Next month I will be “The Boss” (overseer) of a trail work skills college that helps train and encourage others to volunteer.  I think this happened mostly because I had several opinions about what we needed to do differently than last year.

I did not walk into any of these circumstances saying, “Please pick me,” or “Put me in charge.”  But no matter what I do, there is always someone who will whisper in my ear and suggest I take that position.

A leader, by default.

It’s quite clear the universe is conspiring against me.  Or perhaps, the definition of what I consider a leader inhibits me from owning the fact that I may very well be one.  I never see myself as one of those confident people who deliberately seek out roles of responsibility and vision.

In my mind I end up being the leader in situations because no one else wanted to step up.  A sucker. But if I continue to find myself as the leader in situations time and time again, that theory really can’t be true.  It’s more a manifestation of my lack of confidence.

There are many meanings for the title of “leader.” And just as many, if not more, opinions on what being a leader entails.  I guess I really can’t complain too much if time has found me in positions of leadership.  Not because I actively choose them, but because others thought I was fit for the role. Or whether or not I want to claim it, I was the best person for the job.

I’d like to think that for the most part, I live up to those expectations.  And if the role of leader finds me guiding and encouraging other people in the things that I am passionate about, I will gladly carry that label.   And if it means that goals I think are important will get done, I can get behind that too.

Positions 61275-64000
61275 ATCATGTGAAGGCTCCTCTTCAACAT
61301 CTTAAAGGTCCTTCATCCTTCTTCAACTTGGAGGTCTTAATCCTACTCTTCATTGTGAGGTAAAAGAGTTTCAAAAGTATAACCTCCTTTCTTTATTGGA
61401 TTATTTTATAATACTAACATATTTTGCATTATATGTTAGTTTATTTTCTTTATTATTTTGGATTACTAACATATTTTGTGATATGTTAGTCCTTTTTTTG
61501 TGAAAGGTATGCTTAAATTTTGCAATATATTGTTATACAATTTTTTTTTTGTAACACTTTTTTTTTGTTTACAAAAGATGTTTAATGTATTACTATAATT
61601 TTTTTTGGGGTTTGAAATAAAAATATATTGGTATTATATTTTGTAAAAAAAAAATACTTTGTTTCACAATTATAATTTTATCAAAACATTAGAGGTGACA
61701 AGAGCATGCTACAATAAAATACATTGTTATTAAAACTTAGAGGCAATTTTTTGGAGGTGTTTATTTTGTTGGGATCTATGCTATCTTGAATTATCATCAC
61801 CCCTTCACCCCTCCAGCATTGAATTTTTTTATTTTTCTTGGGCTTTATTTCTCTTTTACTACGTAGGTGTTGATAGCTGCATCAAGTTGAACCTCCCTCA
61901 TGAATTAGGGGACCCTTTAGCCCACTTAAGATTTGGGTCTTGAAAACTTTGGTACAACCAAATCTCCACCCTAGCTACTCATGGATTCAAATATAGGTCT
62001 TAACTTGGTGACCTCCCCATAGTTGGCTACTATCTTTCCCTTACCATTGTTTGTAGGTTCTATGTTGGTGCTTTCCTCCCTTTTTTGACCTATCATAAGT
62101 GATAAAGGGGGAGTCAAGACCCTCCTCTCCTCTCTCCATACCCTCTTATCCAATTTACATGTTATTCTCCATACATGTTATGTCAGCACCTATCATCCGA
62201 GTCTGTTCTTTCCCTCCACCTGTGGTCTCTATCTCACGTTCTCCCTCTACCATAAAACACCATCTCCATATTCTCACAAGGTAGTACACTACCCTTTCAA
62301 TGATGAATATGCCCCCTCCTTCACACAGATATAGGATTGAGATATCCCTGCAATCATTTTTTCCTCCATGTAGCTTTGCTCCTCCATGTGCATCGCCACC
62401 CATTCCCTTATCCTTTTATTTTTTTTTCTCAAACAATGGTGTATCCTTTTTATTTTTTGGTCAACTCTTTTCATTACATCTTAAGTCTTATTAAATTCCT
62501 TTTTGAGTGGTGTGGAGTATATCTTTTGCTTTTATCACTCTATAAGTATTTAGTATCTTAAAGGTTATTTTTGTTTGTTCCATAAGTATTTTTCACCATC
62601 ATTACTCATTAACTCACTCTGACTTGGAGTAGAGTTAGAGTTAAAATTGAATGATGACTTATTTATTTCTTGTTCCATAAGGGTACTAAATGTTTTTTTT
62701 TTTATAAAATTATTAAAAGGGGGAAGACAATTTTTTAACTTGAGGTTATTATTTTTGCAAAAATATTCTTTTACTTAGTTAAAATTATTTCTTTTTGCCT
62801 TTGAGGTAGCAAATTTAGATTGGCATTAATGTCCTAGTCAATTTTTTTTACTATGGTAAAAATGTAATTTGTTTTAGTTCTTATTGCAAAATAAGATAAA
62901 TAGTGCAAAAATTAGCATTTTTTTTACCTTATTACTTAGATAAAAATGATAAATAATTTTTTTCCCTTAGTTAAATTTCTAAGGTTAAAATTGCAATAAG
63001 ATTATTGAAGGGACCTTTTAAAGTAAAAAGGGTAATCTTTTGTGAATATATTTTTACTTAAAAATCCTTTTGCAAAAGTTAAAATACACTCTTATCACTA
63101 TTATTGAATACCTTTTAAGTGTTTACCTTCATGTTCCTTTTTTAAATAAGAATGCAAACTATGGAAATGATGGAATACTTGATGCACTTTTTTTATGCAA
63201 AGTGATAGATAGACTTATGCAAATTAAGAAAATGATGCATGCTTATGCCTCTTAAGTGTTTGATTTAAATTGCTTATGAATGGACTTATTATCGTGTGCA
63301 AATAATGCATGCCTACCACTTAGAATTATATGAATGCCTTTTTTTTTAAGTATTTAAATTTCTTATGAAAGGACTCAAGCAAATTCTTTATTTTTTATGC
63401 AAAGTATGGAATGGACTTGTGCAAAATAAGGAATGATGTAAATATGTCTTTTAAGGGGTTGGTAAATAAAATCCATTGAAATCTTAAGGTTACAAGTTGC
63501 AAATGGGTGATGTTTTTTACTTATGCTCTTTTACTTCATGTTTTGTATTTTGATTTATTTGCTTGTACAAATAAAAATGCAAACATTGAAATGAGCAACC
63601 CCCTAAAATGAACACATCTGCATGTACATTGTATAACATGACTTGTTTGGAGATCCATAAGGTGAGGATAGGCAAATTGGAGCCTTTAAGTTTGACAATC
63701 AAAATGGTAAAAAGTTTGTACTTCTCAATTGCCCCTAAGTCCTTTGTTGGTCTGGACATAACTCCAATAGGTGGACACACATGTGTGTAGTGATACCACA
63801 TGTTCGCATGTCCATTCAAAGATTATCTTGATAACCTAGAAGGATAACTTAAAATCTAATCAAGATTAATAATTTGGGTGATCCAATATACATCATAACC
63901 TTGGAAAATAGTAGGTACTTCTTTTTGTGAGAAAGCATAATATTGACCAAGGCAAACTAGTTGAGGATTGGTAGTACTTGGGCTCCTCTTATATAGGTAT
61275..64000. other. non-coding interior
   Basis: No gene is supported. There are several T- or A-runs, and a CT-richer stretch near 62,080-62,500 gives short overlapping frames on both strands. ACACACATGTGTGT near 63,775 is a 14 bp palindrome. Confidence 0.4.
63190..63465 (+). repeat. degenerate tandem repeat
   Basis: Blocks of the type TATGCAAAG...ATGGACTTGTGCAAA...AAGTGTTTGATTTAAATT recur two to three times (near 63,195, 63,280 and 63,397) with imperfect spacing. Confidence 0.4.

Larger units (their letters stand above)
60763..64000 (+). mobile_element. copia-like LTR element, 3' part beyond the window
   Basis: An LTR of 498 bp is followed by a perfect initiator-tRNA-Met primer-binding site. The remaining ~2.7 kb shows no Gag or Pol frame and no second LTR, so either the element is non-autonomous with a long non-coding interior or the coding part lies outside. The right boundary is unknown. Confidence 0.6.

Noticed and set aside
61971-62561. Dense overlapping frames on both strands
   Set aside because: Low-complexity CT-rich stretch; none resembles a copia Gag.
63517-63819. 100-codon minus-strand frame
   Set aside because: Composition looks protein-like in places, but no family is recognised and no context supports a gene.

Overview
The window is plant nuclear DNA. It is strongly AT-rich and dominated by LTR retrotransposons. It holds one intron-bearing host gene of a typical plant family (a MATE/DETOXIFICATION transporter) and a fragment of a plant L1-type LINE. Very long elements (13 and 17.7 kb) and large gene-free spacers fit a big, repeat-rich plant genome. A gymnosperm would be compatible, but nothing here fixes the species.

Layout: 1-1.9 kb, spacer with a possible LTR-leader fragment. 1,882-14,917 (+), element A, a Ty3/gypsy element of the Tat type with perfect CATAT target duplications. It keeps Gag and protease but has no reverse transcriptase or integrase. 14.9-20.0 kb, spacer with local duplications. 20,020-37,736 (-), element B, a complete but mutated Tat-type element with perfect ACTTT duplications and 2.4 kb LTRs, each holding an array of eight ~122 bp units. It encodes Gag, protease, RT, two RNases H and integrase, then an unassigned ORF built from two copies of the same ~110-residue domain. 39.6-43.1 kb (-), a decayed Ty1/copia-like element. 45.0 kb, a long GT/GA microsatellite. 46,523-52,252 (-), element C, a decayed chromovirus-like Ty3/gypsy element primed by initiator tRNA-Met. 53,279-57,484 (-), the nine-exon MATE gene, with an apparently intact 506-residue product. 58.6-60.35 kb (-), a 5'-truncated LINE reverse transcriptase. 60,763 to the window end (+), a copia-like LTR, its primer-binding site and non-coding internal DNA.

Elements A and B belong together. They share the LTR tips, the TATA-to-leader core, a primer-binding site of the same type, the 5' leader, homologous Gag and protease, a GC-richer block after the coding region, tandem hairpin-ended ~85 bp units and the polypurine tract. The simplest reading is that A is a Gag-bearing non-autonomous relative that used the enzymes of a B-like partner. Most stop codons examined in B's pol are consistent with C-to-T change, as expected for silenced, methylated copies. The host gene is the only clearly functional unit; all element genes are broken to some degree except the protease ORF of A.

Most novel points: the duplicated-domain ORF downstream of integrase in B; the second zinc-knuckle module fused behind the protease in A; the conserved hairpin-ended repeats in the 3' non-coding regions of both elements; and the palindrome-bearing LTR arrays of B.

Yes, I am a leader.  And not just Mrs. Leader.  

Your turn: Have you ever felt like a “default leader?” Have you learned to embrace the idea of leadership? What drives your passion?

Author: Angela Noel

On a quest to become a better human, I write about parenting, leadership, and personal development. I tell my stories so you can find your own.

6 thoughts on “Defining the Default Leader: Overcoming Reluctance and Accepting the Call”

  1. Thank you for letting me share my leader story, Angela! I can’t wait to read what others write about their own experiences. With so many ways to define leadership or what makes a leader, I hope to learn from what others think.

    1. Thank you for sharing it with us! I think there’s lots to explore here. And I know many, including myself, have had the experience you describe. I think one of the challenges I’ve faced the trifecta of competing drives. First, there’s wanting to lead versus feeling obligated. Sometimes I want to take the lead, other times, I allow myself to be sucked into it by peer pressure or flattery. Next there’s wishing I was leading because I was frustrated with the progress. And finally, there’s leading because no one else can be bothered–martyr leading I’ll call that one. I’ve experienced them all. The best kind is what you end your essay with–leading because I have a passion for the work and for the people I’m doing it with. That’s the sweet spot.

      1. Yes, definitely the sweet spot. When you are asking yourself in the middle of it, “Why am I doing this”, knowing that answer can make all the difference!

  2. Great post! This is a tough one for me. I’m just reading a book–Boundaries–because too often I just take things on. But after reading this, I need to see what counts as “leadership” in my church vs. “just do it all yourself.” It seems these titles are interchangeable for some reason…and shouldn’t be…

    1. Oh! Excellent observation. I’m thinking a lot about leadership (obviously) and that’s a great question. Is it leadership if we do it all ourselves? It’s tempting to be sure, but is it the right way to go? I know I’ve done it and thought it was in the name of efficiency. But more often, bringing people along with me makes all the difference. Great comment–thanks Jean!

  3. Shannon
    You have a gift of leadership that belies your “shyness “. You do have passion to step up and help to bring out the best in others. You don’t do it from arrogance but from an innate talent. That is inspiring. Thank you for sharing your story.